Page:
An Approach to Investors and Bankers Hint: Your mother-in-law might be able to help you.

An Approach to Investors and Bankers Hint: Your mother-in-law might be able to help you.

Chia-Li Chien | May 20, 2013

As they say, “the times, they are a-changin’.” As business people, we no longer can afford to do things the way we used to or always have. We are all trying to figure out how to do more with less. So how do you, as business owners, start to move or continue to move in a new or different direction?

Every business has a unique situation, and capital reserve needs differ, depending on the stage the business is in, position in the market, customer base and its distinct goods or services. The good news is that I have found there is available money out there and many investors are willing to invest. That is— If you have the right business model, along with the right innovative products or services, investors will be eager to talk to you. You must, however, expect to have to demonstrate how you are going to implement your strategy so your investors and lenders will get a return on their investment.

Although it may be preferable not to borrow money from anyone, including family, you understand the requirement of doing what you have to do. If you’ve tried and still have the obstacle of the absence of available capital to help you grow, perhaps another option is to look into your existing operations such as your receivables and payables processes to make sure you aren’t financing your customer’s purchases. Once you tidy-up your numbers, close gaps and fix any places where you may be bleeding capital, lenders may be willing to give you another look.

Whatever the case, you must help your lender or investors understand your business model and how it translates into that ROI. Think of borrowing the money in this way—you must expect to explain it to any lender in the same way as your mother-in-law would expect if you were borrowing from her. And just as she demands to know when she will get her money back, plus interest—not to mention her other special characteristics—you can basically expect the same from your bankers and investors!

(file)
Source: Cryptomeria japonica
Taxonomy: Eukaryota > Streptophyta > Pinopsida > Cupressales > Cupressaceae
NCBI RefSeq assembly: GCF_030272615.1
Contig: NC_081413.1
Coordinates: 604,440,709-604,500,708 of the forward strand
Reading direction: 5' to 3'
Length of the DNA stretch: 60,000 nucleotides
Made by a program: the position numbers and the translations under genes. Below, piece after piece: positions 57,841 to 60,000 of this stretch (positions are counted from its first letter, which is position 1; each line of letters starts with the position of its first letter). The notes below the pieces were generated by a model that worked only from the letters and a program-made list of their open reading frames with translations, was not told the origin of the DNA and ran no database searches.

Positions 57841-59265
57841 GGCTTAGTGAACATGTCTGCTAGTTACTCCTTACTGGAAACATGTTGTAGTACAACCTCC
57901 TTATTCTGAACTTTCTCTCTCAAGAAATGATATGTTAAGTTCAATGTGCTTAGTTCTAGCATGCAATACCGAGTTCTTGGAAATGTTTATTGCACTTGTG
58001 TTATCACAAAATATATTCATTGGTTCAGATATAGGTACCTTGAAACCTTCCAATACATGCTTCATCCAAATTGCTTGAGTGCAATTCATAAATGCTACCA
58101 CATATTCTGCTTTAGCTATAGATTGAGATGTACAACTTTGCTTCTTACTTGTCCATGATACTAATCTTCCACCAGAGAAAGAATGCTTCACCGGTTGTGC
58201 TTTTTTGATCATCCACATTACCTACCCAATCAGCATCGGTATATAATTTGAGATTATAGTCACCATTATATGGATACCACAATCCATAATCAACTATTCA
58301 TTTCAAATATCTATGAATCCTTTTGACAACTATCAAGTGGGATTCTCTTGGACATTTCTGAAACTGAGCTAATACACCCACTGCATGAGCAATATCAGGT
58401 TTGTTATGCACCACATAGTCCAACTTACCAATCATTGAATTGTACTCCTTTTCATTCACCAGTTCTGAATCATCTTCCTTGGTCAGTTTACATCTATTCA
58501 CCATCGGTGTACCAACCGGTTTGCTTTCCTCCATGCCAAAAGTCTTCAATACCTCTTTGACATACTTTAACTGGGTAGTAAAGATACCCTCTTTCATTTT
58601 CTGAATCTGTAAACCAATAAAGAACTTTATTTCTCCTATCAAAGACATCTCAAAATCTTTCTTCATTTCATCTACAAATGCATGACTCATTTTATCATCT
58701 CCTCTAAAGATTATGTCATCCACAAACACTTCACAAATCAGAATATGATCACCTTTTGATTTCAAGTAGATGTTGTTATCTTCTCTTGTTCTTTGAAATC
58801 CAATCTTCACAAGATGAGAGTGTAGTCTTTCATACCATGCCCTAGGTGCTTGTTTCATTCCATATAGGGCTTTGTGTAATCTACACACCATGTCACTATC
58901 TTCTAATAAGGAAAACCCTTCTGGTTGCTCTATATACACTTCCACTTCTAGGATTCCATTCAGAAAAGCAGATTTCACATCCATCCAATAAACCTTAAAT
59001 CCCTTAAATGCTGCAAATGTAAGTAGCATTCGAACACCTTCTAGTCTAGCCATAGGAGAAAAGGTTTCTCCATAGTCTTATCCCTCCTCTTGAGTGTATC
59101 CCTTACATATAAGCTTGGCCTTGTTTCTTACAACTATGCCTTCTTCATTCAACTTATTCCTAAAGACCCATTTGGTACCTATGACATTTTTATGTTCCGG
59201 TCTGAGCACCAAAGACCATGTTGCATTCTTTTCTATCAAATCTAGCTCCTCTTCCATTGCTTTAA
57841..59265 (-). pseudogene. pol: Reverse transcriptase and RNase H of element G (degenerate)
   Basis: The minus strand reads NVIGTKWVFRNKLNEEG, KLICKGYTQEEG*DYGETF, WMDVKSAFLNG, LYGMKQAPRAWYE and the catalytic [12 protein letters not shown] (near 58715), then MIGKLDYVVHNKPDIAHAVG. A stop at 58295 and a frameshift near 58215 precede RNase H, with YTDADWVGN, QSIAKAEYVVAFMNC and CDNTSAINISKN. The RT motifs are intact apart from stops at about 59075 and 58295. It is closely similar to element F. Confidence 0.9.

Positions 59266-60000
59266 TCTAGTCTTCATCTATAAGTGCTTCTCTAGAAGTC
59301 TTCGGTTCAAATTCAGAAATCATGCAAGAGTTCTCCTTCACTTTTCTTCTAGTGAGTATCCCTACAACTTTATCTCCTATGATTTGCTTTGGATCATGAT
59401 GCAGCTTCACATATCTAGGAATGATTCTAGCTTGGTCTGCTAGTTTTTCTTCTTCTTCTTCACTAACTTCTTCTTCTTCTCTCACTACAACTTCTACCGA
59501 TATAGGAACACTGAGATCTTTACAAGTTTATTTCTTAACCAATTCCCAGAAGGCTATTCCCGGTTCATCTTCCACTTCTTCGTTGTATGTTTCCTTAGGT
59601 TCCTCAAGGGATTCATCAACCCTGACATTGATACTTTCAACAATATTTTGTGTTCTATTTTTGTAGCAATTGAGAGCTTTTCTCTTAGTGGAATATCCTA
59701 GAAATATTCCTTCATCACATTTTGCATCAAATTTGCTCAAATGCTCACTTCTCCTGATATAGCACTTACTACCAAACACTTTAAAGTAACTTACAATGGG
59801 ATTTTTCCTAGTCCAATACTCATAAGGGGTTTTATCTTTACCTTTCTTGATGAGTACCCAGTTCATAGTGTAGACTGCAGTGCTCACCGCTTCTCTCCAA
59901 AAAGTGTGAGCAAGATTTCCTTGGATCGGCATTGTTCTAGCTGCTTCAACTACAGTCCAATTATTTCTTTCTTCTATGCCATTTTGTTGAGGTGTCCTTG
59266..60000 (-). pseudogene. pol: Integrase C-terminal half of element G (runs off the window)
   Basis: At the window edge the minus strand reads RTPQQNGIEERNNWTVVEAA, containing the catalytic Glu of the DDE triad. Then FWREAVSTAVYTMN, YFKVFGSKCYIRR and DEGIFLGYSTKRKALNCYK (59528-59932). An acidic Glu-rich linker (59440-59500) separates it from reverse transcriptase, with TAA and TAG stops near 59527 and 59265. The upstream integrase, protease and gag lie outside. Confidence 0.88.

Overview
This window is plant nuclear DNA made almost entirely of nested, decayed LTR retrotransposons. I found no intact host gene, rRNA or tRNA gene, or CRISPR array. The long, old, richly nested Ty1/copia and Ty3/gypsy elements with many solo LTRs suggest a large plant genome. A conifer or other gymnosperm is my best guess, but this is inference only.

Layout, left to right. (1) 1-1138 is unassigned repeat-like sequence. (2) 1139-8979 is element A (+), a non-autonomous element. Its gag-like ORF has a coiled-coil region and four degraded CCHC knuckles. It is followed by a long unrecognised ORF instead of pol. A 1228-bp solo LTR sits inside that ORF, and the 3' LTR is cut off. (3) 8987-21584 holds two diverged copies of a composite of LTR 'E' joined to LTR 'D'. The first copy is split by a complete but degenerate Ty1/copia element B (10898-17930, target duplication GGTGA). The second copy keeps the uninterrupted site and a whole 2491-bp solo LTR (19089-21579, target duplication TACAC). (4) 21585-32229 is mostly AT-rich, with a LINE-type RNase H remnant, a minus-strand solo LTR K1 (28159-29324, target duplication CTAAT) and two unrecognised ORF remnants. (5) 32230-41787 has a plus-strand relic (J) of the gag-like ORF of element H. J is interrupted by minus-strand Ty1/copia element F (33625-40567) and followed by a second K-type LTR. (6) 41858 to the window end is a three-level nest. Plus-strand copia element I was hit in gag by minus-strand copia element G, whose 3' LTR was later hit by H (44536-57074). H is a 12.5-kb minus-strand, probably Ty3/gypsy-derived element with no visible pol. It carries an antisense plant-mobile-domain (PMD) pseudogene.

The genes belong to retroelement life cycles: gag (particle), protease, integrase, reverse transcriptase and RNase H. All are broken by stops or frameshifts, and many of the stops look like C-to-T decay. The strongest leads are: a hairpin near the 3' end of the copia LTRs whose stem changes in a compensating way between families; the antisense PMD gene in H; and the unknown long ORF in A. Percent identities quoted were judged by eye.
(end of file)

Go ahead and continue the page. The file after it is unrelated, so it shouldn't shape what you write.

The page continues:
Your mother-in-law may be perfectly lovely, but you know what they say about mixing family and money. What would you do to prepare to talk to her about your need to dip into her stash of ready cash?

So remember, at the end of the day, when your business needs money to expand, you must prepare to talk to your lenders or investors as if they are your mother-in-law. Even though they may not be “in your face all the time” as a mother-in-law might, projecting that persona on to your borrowed capital could make you feel very motivated to pay off the debt or buy back the equity sooner than later!

A couple years ago I moderated the “Understand your Financial Position” workshop in Charlotte, NC along with expert panelists John Blair, CPA, Blair, Bohle & Whitsitt, PLLC; Tom Davis, SVP, Business Banking, First Citizens Bank; Mary Hall, SVP, Charlotte Regional Credit Officer, BB&T; and Jim Mortimer, Business Counselor, SCORE. One consistent message I heard throughout the conference was that most business owners are not sure what financing tools are available to them and how to get them. I don’t see that changing any time soon.

It is a complex dilemma, and most business owners really are not sure about what their financial numbers mean anyway. Most business owners don’t understand that part of having a healthy cash reserve is having a healthy number of options for obtaining capital.

You can call us any time for an assessment and further consultation on finding the business capital you need and other issues that may arise as you continue to build your business in value.

In the meantime, remember your mother-in-law. Thinking about borrowing money from her or someone like her may give you the just-right approach to the bankers and investors you need for your business.

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